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You can’t stop the boats: Sorry We Didn’t Die At Sea @ParkTheatre

Sorry We Didn’t Die At Sea by Italian playwright Emanuele Aldrovandi and translated by Marco Young, has made a topical return to London at the Park Theatre after playing earlier this summer at the Seven Dials Playhouse. In a week when leaders and leaders in waiting were talking about illegal immigration, it seemed like a topical choice . It also has one hell of an evocative title. The piece opens with Adriano Celantano’s Prisencolinensinainciusol , which sets the scene for what we are about to see. After all, a song about communication barriers seems perfect for a play about people trafficking and illegal immigration. One side doesn’t understand why they happen, and the other still comes regardless of the latest government announcement / slogan .  However, the twist here is that the crossing is undertaken the other way. People are fleeing Europe instead of escaping war or poverty in Africa or the Middle East. It’s set sometime in the not-too-distant future. There is a crisis causing p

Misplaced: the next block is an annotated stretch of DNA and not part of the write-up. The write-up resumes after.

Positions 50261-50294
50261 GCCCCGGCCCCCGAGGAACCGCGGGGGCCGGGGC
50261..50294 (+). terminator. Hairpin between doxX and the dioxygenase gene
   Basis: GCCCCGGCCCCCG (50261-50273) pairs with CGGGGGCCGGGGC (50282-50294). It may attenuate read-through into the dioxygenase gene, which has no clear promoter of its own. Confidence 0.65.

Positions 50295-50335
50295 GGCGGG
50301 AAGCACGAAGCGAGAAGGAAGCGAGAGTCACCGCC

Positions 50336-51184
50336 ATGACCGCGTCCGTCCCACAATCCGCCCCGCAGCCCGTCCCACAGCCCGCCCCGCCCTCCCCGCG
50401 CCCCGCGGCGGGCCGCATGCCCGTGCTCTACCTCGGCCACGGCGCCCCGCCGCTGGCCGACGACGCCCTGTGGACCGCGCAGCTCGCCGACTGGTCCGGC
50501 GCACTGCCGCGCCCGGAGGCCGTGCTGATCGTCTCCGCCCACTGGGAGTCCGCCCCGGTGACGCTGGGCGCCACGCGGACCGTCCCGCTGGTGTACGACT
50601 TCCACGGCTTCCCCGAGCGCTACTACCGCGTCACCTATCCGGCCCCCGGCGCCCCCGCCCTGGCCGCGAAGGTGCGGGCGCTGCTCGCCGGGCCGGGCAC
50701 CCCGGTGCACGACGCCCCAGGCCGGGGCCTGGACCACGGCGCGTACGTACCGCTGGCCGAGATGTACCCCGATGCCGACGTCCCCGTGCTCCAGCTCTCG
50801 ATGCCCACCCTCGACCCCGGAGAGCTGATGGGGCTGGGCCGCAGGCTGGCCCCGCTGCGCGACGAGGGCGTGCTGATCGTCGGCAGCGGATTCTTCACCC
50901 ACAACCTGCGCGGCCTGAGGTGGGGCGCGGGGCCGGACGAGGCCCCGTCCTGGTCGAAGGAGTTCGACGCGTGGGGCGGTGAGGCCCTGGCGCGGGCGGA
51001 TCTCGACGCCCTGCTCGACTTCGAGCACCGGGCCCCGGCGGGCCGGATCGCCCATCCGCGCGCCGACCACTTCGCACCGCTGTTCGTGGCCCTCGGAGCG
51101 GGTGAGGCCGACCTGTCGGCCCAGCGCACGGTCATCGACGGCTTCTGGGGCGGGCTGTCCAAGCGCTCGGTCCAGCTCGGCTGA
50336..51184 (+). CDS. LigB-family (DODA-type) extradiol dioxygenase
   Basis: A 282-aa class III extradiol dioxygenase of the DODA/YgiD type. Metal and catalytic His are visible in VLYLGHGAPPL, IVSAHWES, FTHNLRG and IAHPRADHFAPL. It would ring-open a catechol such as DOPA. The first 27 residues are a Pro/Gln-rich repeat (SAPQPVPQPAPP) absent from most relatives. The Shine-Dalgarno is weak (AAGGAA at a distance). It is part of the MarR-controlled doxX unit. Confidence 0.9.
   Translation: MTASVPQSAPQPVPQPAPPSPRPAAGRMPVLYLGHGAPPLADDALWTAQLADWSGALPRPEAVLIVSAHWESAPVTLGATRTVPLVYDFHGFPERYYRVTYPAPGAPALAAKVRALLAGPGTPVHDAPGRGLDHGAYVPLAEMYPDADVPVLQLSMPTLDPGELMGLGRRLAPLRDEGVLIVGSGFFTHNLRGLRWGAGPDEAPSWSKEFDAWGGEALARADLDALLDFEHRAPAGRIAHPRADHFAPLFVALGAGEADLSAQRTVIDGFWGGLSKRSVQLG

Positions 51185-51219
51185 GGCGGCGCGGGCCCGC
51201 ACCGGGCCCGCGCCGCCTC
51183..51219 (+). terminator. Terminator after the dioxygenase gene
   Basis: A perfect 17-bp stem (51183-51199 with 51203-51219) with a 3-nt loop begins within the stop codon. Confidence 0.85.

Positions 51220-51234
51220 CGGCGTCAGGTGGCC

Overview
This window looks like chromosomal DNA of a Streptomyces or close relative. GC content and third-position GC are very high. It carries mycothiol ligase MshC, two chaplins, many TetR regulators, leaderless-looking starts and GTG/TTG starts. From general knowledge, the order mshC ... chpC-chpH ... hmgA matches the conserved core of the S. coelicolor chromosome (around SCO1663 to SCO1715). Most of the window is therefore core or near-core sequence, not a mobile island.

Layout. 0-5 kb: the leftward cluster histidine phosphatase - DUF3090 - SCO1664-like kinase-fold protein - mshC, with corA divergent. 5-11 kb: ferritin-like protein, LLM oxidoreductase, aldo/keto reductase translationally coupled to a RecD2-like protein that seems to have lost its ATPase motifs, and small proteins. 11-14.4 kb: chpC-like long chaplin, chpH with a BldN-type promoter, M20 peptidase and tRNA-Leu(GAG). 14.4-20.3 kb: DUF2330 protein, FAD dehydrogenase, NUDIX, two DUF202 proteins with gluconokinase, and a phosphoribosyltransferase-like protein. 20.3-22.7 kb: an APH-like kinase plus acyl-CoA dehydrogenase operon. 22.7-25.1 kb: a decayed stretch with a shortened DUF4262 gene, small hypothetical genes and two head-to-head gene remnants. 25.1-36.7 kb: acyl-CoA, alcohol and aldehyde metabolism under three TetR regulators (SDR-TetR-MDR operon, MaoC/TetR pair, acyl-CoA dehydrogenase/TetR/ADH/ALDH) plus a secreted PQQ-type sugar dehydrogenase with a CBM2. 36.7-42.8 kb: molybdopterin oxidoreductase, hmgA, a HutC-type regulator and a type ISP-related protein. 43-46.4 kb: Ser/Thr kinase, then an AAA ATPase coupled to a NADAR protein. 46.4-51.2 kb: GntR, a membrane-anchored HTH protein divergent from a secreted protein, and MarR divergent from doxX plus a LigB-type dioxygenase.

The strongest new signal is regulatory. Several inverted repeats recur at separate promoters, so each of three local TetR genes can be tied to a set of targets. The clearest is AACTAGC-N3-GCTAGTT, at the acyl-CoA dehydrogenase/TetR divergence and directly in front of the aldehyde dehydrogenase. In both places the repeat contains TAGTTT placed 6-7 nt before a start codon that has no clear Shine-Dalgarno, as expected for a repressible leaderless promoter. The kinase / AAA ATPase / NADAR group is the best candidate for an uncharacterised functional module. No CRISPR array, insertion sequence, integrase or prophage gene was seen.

Movies: The Producers and the King

Tonight I caught the movie of The Producers as the weather is great for seeing a few films at the moment… As for the film, it isn't bad although I think Will Ferrell can neither act nor sing and Uma Thurman can neither sing nor dance (nor does she have the big tits required for the role). In a way it is amazing how little talent movie and television stars need nowadays. Unfortunately for Will and Uma the need to sing, dance, act and be funny in this movie does not make them look so good…

Anyway the movie is pretty much the same as the show and the original 1968 film. Some scenes seem to be lifted straight from 1968, including the way they were shot which seemed either homage to the original movie or the movie musicals of the 1950s. Whatever the inspiration it looked great (not sure about Broderick's hair colour however).

Pity about the cutting of "The King of Broadway" number however. Apart from being funny, if it were included it might have prepared the audience for the onslaught of broad acting and humour that seems to be what has bugged most people about the film. Then again the length of the film bugs people as well. King Kong is three hours but the gorilla doesn't sing.

Incidentally as the Musical is still playing on the West End there was an ad reminding everyone that they do it eight times a week at the Theatre Royal. Sure Nathan Lane isn't in it, but one suspects that the West End cast are happier that that's the case…

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